I have got a generator (Generac BSP7500LE) connected to my house (Via a
proper transfer switch!)
When running from this generator, there is a very noticeable flicker on the
lights all the time.
I have a tester, and it tells me the voltage is 230v and 49.8Hz when the
generator is loaded at about 10A - what am I getting this flickering on the
lights, and can I do anything to stop it!?
I have three UPS' on various computer equipment, and they seem happy with
the generator's supply.
Probably your waveform is nothing like sinusoidal.
Most equipment should cope OK with this.
Do you have a 'scope you could check the waveform with? (Assuming you
know how to do this safely of course - don't even attempt it if you
Why would you expect this ? A generator is an electromagnetic machine
with a great big iron core. There's little in there to cause harmonics
and there's a great bit LR filter to damp them out. Inverters are your
culprits for angular waveforms, not electrical machines.
In my almost negligible experience, flicker from generators has usually
been caused by switching in crude electromechanical regulators.
I have the same phenomenon with filament bulbs running off my 6KVA 2 pole
generator (3000rpm). Its because the generators speed is not actually
constant due to there only being a power stroke every 4 revolutions of the
crank and the lack of adequate inertia in the rotating mass to maintain the
speed- thus you;re not getting a proper sinusoidal waveform.
1500rpm (4 pole) or 960 rpm (6 pole) alternators or even the new crop of
inverter-generators dont generate this flicker.
Mine doesnt want to know. :( Its a Belkin . Dont know why, the supply volts
& hz are within tolerance on the box. Any ideas?
On 8 Sep 2005 08:59:25 GMT, email@example.com (Huge) wrote:
OK then - can I blame Belkin for my big pile of failed USB hubs ?
They're firmly on my list of suppliers from whom I'll never willingly
buy another product.
I might even _admire_ their chutzpah in selling gold-plated carrot
embossers through Dixons. But why should I want to buy such a product ?
I've sometimes run a 2000VA UPS off a 2200VA generator
(I know...). The UPS takes a good long look at the
generator output, and when it's happy it switches over.
The generator sees the sudden load and its speed drops,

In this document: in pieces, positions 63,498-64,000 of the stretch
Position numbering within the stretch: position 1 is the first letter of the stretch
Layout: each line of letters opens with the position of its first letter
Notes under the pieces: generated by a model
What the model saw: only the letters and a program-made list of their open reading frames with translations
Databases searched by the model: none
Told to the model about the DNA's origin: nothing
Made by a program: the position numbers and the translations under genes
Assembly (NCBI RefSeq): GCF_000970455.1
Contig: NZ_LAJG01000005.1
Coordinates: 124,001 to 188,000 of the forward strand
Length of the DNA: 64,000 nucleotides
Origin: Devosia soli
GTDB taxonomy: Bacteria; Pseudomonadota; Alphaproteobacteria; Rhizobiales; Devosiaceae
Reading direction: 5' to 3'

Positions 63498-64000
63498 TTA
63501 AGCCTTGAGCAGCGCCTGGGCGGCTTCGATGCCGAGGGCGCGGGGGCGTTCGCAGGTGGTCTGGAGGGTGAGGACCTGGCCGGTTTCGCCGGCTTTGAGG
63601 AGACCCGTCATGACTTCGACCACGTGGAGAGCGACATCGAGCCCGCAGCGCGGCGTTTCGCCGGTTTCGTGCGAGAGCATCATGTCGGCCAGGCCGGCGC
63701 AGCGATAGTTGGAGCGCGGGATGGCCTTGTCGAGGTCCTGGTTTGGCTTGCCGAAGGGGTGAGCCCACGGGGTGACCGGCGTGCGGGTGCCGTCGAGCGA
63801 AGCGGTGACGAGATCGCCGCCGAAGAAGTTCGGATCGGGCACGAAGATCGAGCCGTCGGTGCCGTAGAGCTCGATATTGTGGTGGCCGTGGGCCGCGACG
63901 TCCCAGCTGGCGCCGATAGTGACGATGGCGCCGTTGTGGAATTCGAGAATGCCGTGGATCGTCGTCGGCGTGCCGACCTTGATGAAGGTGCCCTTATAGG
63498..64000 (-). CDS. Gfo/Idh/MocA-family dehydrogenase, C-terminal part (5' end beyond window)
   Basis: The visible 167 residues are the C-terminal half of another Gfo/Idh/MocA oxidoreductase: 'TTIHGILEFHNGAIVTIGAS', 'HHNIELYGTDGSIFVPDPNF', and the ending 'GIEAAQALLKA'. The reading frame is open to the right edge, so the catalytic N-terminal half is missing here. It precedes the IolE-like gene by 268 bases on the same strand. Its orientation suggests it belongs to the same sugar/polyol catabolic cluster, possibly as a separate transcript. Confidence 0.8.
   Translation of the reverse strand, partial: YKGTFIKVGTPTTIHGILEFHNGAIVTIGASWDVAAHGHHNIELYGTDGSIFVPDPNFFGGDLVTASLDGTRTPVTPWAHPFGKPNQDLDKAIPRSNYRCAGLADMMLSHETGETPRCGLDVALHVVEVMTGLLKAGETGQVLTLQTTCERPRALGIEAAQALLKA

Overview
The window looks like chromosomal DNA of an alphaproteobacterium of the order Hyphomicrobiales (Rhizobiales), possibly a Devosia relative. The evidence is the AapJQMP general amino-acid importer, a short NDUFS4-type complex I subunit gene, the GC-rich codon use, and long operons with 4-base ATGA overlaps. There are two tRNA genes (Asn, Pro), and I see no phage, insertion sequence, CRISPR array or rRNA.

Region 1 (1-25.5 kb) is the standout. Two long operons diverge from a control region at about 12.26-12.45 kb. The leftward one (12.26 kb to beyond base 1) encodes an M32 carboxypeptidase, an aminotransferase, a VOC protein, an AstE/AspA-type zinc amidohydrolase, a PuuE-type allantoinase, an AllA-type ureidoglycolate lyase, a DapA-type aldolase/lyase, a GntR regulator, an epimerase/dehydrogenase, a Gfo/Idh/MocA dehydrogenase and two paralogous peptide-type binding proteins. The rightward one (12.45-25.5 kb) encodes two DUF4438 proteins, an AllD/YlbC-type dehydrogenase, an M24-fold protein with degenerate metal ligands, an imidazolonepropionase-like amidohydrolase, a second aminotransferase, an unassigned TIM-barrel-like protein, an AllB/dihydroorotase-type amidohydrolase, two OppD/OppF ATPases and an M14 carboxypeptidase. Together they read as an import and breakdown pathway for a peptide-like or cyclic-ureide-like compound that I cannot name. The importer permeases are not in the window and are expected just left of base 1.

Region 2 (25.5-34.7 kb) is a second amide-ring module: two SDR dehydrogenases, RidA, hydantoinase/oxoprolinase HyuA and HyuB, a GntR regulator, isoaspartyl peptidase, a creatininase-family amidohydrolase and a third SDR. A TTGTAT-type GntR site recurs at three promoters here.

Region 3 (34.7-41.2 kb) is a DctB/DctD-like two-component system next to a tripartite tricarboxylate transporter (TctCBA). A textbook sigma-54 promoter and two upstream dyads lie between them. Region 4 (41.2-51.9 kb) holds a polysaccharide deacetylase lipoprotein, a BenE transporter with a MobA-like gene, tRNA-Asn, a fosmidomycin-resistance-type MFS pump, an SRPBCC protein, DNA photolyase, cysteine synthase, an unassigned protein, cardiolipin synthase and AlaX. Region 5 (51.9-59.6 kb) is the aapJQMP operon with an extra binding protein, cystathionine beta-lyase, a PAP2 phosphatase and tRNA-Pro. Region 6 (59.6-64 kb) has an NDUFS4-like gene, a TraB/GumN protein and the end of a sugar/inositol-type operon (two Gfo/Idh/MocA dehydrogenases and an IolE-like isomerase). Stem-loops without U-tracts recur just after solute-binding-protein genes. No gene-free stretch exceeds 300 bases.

and the voltage with it. The UPS doesn't like this, and
disconnects. The generator speed shoots up. Hunting
To start the whole business I've taken to resting a finger
on the generator's governor until the UPS switches over,
forcing the speed very slightly high. That's enough to stop
the UPS dropping out, and it'll run until it's out of fuel.
I reckon a generator engine needs a gurt big flywheel. But
at least I can drag this one around. Honda sidevalve, made
in Thailand. I dread to think when it was designed but it
starts on the first pull every time, no matter how many
years it's been lurking without attention in the shed.
I'd be interested to hear the true answer. Its not wave shape, a
filament lightbulb can run off any wave shape, and with the power level
varying at 100Hz (which is what you get on a 50Hz supply) the filament
will smooth it all out no problem.
The lighting flicker you see on gennies sometimes is at much lower freq
than 50Hz, so the genny's output must be in some way modulated at a
lower frequency. I dont know what the cause is, but the only likely
candidate I can think of is the control circuitry, the regulator, where
one is fitted.
If youre determined to get rid of the problem, there are 2 solutions,
excluding genny replacement.
1. changing to CFLs will help, as their output varies much less with v.
Traditional fluorescents ditto.
2. Putting big reservoir caps on the CFLs will wipe out the problem
completely. Full wave rectify the power to the bulb socket and add your
big cap there. It will be compatible with all CFL and filament bulbs
then. Note youre not allowed to do with with screw in holders, since it
leaves both connections live.
I get the feeling I have explained not very well here...
I agree. The genny will have an AVR module (automatic voltage
regulator) which senses the AC output voltage and adjusts the (DC)
current in the field windings to stabilise the output. Thus there's a
negative feedback loop involved and all the usual loop dynamics and
stability issues are present. If the loop is underdamped and there's a
varying load on the genny you get 'hunting' of the o/p voltage, which is
exactly the "modulation" you describe.
No, I doubt the OP's 3000rpm small petrol Genny will have an AVR, it'll just
have a passive system of a cap and 2 diodes in the field winding. My 6KVA
Only the vastly more expensive larger 3000rpm and 1500rpm sets will be
equiped with an active electronic AVR, which do keep the volts more stable,
especially if they are 'slugged' somewhat. This doesnt help the frequency
though unless its fitted with an electronic throttle. (i.e. 40kva and bigger
Damn, they don't take paypal :-(
Moving on a bit, I'm interested in the running costs of your
genny's. How many kW/h do you guys reckon to get to the gallon
(or pint?) from a 5-6kVA unit (petrol or diesel)?
. never trust a man who, when left alone ...... Pete Lynch .
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